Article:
Purchase photos

Rural housing policy could entice developers

5/23/2013

By DAWNE LEIKER

By DAWNE LEIKER

dleiker@dailynews.net

Two Hays city commissioners have spoken out against the city developing a Rural Housing Incentive District policy, but in early June, commissioners will vote on whether to approve such a policy.

Asked by commissioners in February to draft an RHID policy, Assistant City Manager Paul Briseno brought the policy before commissioners at their May 16 session.

The use of an RHID was noted in the Ellis County Economic Development Coalition/Realtors Association Housing Needs Assessment as a way to reduce housing costs.

An RHID captures 100 percent of incremental real property taxes created by a development in an attempt to reduce overall costs. The developer, in essence, pays taxes only on the value of the undeveloped land prior to improvements.

An RHID would allow development of either multi-family or single-family units.

The state of Kansas requires a development performance agreement and an updated housing needs assessment be done for each development.

"While (a housing needs assessment) can be costly at times, we felt like if the developer truly wants this and feels it's something that can bring affordable housing in this community, that they have to go out and find that need and present it to you as a board and justify it to you as a commission," Briseno told commissioners. "Therefore, we require them to put forth the money for a housing needs assessment."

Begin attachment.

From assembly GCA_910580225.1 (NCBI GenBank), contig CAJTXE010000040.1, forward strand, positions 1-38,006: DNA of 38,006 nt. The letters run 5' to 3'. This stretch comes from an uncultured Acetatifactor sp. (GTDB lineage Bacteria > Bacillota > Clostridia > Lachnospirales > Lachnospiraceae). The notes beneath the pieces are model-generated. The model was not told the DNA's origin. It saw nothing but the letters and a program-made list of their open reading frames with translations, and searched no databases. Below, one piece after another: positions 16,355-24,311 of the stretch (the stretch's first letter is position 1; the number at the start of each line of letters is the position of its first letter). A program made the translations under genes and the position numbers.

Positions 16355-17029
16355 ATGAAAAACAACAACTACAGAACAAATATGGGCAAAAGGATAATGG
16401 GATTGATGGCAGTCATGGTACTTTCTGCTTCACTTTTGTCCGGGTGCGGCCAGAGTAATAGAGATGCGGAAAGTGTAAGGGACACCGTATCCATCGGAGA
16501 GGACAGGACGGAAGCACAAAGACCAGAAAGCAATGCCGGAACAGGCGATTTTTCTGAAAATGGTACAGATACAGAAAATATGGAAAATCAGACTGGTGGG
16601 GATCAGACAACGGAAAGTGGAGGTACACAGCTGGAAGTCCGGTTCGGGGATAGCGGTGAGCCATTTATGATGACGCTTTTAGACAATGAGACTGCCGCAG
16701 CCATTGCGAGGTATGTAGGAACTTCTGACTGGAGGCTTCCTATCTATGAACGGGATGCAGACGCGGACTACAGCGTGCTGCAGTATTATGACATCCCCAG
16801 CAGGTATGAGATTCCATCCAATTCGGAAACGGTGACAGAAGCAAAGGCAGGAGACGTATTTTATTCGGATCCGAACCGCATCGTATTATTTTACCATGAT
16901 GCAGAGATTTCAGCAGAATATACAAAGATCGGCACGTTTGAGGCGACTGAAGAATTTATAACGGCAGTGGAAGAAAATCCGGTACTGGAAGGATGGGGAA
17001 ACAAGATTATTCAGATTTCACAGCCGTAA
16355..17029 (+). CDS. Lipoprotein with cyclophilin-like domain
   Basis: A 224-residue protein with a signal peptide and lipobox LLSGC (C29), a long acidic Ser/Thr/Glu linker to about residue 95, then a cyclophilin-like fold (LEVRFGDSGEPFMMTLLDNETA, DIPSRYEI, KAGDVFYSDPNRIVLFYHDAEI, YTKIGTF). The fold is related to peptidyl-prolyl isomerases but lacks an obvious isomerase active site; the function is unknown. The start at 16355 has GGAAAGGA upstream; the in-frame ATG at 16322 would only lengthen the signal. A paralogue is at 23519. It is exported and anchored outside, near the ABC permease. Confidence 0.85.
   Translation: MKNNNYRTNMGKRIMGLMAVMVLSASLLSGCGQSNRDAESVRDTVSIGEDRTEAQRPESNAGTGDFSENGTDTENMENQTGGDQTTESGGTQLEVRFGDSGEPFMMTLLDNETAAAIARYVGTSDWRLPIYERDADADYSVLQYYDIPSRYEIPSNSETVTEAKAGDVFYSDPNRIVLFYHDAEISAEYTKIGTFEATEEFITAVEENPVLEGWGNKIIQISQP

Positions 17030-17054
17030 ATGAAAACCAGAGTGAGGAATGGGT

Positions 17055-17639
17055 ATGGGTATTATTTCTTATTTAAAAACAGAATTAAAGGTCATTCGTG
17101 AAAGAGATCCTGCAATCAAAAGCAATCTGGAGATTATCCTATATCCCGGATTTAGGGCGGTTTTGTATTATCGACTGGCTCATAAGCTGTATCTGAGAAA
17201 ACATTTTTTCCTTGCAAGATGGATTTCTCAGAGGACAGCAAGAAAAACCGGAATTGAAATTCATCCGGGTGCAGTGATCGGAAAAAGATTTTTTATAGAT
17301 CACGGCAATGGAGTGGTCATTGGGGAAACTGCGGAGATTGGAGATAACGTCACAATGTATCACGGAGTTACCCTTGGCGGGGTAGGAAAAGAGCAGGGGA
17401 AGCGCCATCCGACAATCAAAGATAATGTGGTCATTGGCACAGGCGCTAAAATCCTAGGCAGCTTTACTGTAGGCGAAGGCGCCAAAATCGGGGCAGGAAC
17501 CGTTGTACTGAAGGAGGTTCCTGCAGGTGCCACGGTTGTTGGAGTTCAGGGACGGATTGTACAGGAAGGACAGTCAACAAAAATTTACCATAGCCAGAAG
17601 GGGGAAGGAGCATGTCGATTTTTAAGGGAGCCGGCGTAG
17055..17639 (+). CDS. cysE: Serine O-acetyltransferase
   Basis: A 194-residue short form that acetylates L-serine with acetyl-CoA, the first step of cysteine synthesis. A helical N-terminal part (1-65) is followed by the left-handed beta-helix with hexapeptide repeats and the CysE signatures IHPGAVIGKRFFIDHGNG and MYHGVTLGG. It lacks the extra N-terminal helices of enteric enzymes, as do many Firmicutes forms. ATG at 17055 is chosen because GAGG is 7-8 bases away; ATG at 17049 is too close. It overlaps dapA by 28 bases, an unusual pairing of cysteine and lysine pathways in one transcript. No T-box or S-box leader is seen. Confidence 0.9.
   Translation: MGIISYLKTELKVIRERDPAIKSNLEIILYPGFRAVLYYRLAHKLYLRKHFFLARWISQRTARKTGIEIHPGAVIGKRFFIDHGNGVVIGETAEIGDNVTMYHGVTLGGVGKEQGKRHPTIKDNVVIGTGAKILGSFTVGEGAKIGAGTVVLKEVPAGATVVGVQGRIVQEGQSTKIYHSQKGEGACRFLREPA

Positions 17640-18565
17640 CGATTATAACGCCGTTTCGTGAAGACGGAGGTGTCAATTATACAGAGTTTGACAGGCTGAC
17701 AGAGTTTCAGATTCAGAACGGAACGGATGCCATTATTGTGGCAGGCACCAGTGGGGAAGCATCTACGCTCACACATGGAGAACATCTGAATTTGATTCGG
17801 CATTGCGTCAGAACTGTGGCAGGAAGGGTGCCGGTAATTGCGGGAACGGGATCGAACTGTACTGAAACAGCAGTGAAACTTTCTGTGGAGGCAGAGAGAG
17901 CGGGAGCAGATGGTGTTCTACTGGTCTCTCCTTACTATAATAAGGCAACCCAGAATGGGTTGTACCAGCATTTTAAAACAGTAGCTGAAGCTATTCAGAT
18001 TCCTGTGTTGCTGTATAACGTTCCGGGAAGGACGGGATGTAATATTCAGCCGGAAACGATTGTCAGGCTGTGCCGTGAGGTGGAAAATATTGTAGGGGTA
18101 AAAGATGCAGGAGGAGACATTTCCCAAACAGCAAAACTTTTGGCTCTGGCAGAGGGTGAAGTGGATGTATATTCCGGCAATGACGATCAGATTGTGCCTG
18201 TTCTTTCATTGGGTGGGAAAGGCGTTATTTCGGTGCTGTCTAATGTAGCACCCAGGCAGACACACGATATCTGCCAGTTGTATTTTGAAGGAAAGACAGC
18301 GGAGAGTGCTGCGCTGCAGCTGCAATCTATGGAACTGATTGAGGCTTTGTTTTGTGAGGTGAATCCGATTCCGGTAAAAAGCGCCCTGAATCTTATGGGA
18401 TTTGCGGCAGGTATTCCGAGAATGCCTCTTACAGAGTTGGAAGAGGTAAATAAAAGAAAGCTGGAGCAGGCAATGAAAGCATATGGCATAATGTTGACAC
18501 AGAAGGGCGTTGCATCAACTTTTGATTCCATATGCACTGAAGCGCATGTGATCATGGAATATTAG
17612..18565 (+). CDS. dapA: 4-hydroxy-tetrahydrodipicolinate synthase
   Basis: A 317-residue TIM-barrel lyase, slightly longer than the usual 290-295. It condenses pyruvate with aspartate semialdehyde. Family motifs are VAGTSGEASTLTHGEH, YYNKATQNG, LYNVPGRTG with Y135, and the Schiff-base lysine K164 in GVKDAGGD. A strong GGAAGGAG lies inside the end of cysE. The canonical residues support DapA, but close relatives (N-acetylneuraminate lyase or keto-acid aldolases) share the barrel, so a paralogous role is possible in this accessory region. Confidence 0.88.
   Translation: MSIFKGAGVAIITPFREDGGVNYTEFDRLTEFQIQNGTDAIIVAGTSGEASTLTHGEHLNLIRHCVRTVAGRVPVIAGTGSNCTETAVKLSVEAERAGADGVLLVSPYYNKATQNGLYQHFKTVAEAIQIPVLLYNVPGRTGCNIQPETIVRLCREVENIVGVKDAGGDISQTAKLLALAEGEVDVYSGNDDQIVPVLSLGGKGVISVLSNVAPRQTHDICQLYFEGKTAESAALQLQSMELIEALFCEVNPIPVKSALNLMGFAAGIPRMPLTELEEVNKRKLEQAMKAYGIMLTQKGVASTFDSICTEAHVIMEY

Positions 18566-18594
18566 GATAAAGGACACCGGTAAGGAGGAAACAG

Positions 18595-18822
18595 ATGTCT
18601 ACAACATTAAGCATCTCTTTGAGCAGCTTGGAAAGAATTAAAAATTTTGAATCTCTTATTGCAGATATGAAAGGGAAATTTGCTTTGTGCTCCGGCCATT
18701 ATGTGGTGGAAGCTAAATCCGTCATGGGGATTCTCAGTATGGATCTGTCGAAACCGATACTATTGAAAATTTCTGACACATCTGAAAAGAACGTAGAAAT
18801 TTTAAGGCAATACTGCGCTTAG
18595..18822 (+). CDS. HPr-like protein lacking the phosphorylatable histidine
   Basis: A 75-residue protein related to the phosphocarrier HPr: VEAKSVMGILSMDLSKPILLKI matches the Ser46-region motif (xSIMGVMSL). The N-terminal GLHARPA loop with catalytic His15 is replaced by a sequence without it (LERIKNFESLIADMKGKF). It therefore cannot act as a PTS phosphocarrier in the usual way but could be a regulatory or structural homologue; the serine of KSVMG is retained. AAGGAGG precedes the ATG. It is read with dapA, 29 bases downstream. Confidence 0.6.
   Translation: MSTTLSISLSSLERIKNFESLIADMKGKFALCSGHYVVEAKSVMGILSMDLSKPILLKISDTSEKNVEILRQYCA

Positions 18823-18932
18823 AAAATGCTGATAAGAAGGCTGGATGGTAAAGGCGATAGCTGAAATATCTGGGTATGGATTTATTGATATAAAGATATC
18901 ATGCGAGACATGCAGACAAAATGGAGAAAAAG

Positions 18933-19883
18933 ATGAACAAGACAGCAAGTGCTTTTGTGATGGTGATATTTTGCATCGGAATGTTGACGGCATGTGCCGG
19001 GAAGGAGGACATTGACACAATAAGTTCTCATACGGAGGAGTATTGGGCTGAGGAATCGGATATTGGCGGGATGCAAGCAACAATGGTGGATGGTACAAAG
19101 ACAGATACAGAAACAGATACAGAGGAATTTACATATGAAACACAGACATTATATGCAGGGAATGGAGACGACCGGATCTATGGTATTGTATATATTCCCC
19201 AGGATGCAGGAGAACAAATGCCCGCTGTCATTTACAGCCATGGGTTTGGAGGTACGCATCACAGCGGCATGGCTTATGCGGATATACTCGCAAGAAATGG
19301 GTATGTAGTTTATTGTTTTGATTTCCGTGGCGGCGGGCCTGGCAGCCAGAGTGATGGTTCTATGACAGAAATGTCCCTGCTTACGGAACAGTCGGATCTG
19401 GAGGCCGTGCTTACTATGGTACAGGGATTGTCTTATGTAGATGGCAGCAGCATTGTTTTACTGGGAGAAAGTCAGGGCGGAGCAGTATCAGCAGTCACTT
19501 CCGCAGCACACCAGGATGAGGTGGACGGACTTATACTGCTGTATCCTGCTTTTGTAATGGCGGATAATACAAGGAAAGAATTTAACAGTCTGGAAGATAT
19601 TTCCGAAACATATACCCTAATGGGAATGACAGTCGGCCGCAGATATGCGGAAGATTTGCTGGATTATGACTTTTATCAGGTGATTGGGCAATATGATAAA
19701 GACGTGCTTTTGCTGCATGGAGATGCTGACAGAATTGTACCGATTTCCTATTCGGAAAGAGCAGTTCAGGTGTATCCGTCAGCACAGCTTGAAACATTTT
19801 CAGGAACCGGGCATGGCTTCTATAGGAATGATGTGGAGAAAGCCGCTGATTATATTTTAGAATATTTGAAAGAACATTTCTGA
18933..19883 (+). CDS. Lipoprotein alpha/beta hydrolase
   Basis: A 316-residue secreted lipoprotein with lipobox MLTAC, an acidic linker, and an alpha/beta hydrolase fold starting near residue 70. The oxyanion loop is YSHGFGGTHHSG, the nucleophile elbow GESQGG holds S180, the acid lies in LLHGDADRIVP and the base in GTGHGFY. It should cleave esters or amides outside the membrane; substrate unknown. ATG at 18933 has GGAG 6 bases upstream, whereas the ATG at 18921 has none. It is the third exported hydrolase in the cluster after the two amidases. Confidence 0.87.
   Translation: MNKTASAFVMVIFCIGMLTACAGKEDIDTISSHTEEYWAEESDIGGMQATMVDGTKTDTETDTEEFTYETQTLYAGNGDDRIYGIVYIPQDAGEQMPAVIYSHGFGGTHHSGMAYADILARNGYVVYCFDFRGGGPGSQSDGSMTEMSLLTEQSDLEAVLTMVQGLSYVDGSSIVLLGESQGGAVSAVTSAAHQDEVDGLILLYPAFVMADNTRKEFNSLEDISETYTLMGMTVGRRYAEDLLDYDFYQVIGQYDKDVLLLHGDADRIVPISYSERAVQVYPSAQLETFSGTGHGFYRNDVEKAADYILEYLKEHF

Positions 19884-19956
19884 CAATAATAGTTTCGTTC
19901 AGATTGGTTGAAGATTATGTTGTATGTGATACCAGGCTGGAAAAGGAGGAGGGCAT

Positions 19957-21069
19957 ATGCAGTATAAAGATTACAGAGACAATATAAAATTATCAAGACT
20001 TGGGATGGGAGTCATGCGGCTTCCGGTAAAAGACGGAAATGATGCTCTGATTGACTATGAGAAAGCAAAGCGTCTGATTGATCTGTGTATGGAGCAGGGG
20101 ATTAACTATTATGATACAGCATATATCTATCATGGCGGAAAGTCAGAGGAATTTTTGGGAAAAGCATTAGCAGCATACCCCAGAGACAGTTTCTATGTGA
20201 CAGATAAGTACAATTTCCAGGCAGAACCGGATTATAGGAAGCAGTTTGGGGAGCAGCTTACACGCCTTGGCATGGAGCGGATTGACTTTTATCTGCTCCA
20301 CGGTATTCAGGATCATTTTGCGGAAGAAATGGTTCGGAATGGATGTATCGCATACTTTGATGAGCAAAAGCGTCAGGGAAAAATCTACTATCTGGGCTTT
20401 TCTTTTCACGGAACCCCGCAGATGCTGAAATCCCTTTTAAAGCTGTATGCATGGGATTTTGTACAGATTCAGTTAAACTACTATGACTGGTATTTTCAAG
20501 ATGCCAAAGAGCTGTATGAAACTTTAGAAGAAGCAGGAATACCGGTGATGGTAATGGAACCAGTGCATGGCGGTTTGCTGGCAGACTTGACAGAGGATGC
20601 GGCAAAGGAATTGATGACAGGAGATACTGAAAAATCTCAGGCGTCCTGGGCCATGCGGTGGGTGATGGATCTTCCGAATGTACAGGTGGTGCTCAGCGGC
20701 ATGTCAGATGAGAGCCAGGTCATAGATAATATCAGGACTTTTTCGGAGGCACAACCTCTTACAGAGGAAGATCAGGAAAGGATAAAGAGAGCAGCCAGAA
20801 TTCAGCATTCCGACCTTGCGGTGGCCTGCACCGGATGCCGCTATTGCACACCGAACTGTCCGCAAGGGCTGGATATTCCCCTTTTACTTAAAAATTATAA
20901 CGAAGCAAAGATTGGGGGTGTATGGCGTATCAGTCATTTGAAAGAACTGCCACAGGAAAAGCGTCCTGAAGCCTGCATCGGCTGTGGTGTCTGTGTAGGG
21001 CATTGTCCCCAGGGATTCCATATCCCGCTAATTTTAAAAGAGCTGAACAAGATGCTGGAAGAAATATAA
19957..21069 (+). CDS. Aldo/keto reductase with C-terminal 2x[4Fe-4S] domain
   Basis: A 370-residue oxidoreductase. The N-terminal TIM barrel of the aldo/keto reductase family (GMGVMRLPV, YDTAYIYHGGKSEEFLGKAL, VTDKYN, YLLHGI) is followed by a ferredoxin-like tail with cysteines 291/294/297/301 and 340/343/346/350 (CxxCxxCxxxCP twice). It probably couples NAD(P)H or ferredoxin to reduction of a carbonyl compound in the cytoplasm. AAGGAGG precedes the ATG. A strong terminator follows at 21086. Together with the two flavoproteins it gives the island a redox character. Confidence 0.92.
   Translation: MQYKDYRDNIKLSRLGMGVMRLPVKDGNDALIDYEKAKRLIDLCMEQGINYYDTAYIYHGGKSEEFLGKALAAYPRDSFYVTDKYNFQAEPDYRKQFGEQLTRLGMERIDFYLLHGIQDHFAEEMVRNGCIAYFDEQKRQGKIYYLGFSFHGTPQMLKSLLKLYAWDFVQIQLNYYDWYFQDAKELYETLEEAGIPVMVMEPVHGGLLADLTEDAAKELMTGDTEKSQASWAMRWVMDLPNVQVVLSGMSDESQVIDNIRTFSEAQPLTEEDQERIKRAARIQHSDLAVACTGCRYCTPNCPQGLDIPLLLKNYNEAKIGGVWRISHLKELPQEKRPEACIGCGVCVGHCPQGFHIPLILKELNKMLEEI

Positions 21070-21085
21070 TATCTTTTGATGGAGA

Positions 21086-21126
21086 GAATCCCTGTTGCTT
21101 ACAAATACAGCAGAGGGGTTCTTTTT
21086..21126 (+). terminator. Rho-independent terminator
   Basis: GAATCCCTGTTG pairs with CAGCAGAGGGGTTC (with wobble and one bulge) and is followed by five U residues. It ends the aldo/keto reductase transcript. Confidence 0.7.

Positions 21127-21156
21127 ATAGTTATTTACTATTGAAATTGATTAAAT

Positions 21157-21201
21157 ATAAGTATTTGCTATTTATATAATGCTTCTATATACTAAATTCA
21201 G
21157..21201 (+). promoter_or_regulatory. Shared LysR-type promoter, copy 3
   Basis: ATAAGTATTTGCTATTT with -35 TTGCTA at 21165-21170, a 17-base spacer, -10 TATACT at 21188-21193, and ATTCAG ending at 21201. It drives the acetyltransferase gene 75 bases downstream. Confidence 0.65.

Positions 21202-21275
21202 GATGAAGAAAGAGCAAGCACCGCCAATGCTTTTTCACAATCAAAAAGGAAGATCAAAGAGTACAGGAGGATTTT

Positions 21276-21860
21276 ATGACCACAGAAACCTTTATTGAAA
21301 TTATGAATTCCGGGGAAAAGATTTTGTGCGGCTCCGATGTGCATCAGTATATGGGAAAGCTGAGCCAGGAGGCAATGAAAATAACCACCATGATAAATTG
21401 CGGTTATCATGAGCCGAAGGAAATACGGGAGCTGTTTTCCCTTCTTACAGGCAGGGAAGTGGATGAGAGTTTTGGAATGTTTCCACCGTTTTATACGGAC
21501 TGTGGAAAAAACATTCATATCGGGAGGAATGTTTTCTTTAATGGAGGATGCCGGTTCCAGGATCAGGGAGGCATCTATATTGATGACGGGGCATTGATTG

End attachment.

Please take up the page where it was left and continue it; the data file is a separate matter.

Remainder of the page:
ECC Executive Director Aaron White told commissioners at the work session several Kansas communities have considered and adopted RHID policies.

"This is not a program I would completely discount," he said after hearing some reservations about the policy from Mayor Kent Steward. "I think there's definitely some valid uses for it.

"The state requires (developers using the RHID) to provide a very specific proposal, and a very specifically defined need for the community, so it's not something that every developer can use for any type of housing they provide."

Recently, White said he had been approached by a developer who considered building 28 three-bedroom houses in Hays. With an RHID, those homes, White said, could be built for $150,000 to $160,000. Without the RHID, costs likely would edge up to $180,000 to $190,000.

"He's doing 40 units in Garden City," White said. "He's put off doing a project in Hays.

"He's going out to do a project in Colby and Great Bend right now. They're both looking to do RHIDs in those communities as well."

Steward and Commissioner Henry Schwaller IV said they were concerned the policy would put an unfair burden on taxpayers.

"Under this RHID, the people who pay for that priviledge of others having that subsidized housing is everybody else, which includes a whole lot of people who can't afford to see their taxes going up," Steward said.

"There is a cost to the community for doing it," Schwaller said. "The cost to the school system, the tax on the county to provide infrastructure and the community as a whole is costly."

Overland Property Group in February requested the city look at the option of an RHID to aid the developer in building a 32-unit apartment complex near Hays Medical Center.

OPG, developer of Stone Post Apartments in south Hays, received the city's support to seek tax credits for the income-restricted units. Due to shrinking levels of available tax credits, OPG has sought to fill funding gaps using RHID programs in Dodge City and Garden City.